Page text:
Two years ago, President Obama signed the Affordable Care Act. The President's health care law gives hard working, middle-class families security, makes Medicare stronger, and puts more money back in seniors' pockets.
Prior to 2011, people on Medicare faced paying for preventive benefits like cancer screenings and cholesterol checks out of their own pockets. Now, these benefits are offered free of charge to beneficiaries.
Over time, the health reform law also closes the gap in prescription drug coverage, known as the "donut hole." This helps seniors like Helen Rayon: "I am a grandmother who is trying to assist a grandson with his education. I take seven different medications. Getting the donut hole closed, that gives me a little more money in my pocket."
In 2010, those who hit the donut hole received a $250 rebate - with almost 4 million seniors and people with disabilities receiving a collective $1 billion. In 2011, people on Medicare automatically received a 50 percent discount on brand-name drugs in the donut hole. Over 3.6 million beneficiaries received more than $2.1 billion in savings - averaging $604 per person last year.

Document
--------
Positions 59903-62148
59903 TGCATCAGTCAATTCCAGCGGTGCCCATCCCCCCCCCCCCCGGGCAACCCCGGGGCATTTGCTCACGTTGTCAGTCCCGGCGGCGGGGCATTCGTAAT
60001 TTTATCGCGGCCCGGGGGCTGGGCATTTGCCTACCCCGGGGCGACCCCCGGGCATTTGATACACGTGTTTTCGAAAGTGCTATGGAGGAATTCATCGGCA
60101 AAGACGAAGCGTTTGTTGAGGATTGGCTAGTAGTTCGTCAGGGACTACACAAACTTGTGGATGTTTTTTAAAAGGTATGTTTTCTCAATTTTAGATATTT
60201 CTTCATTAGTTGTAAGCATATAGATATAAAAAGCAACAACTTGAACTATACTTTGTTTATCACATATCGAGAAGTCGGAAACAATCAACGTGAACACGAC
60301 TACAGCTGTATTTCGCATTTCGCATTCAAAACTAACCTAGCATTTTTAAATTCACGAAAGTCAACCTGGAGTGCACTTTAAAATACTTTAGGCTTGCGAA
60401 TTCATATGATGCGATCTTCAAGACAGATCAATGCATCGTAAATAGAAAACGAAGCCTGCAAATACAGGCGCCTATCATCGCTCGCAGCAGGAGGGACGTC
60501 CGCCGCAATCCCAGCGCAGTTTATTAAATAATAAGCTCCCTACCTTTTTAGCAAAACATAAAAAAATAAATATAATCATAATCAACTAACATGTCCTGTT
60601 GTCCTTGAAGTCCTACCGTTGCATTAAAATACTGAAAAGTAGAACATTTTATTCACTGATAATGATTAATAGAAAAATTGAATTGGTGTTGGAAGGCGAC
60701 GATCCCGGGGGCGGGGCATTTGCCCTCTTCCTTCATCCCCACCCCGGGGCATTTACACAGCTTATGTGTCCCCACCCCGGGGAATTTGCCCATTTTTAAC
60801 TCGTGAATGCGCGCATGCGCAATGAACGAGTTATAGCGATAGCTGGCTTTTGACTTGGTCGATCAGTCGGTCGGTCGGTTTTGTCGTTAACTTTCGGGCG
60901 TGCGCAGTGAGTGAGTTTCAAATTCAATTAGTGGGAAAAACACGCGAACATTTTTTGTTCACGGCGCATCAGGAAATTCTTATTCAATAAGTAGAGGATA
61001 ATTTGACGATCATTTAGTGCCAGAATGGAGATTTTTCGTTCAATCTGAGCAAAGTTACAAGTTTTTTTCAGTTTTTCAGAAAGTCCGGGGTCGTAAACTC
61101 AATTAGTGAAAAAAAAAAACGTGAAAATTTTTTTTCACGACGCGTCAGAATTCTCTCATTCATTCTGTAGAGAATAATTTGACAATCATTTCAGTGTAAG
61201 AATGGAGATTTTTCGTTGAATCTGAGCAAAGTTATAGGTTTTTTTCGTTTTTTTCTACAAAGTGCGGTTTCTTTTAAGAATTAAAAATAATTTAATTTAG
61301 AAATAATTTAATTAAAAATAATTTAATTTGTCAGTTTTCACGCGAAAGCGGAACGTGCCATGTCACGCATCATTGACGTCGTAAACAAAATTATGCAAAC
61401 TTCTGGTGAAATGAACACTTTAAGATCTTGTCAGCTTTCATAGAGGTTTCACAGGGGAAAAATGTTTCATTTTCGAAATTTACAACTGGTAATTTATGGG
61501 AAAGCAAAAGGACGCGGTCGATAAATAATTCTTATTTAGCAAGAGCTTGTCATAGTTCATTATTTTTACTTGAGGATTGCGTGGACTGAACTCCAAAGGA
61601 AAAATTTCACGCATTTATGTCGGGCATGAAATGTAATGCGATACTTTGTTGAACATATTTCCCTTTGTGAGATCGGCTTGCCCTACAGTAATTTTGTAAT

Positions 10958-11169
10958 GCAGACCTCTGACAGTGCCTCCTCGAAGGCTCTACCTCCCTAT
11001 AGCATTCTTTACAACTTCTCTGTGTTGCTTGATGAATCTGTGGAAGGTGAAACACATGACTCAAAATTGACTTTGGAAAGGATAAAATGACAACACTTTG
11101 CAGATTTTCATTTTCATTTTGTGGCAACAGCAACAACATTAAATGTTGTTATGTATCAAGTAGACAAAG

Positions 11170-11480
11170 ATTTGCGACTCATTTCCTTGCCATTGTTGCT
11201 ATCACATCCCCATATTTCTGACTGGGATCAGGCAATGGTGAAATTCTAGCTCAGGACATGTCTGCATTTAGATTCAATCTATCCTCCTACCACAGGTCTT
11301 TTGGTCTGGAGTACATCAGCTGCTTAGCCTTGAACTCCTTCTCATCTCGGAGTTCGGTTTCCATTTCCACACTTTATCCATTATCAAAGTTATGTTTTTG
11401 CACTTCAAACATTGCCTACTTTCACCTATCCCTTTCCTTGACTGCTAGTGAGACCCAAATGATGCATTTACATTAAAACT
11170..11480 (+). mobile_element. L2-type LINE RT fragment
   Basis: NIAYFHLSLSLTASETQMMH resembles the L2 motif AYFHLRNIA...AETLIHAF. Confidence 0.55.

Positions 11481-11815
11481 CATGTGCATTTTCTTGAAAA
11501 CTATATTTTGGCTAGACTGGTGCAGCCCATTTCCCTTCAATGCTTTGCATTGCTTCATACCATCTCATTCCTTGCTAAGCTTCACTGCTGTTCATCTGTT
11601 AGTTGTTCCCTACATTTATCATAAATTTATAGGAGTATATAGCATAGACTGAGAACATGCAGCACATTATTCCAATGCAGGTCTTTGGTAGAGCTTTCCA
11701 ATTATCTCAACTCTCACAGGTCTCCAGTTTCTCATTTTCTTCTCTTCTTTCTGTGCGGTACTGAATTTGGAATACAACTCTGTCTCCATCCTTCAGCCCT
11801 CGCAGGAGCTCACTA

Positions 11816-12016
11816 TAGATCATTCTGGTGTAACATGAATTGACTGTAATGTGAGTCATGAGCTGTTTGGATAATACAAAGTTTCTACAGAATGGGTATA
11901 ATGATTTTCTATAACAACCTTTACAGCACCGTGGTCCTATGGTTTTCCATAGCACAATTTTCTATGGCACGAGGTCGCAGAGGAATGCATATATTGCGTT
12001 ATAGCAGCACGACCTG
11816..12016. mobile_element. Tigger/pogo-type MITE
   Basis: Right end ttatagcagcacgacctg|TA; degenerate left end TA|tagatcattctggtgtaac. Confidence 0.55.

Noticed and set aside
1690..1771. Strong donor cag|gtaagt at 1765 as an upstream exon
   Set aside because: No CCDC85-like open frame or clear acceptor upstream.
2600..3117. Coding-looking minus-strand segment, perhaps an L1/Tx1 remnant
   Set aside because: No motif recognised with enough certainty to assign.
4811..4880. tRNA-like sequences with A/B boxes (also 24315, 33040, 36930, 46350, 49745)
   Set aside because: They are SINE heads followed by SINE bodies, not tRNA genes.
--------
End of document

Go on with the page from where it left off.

And today, we have more good news. Even more seniors and people with disabilities on Medicare have benefited from these important measures:
These new benefits will strengthen over time. In the coming years, the automatic discount on drugs in the donut hole will expand, and by 2020 the donut hole will be closed completely. And Medicare is growing stronger in other ways as well. Doctors and hospitals are beginning to receive new incentives to provide better care to patients, reducing infections that patients receive in the hospital, improving patient safety and lowering costs. The new law also invests more resources in fighting Medicare fraud, to protect the trust fund, and keep Medicare secure for longer.
Thanks to the Affordable Care Act, seniors and people with disabilities are enjoying a Medicare program that is stronger and working better for Helen, and others all across the country.
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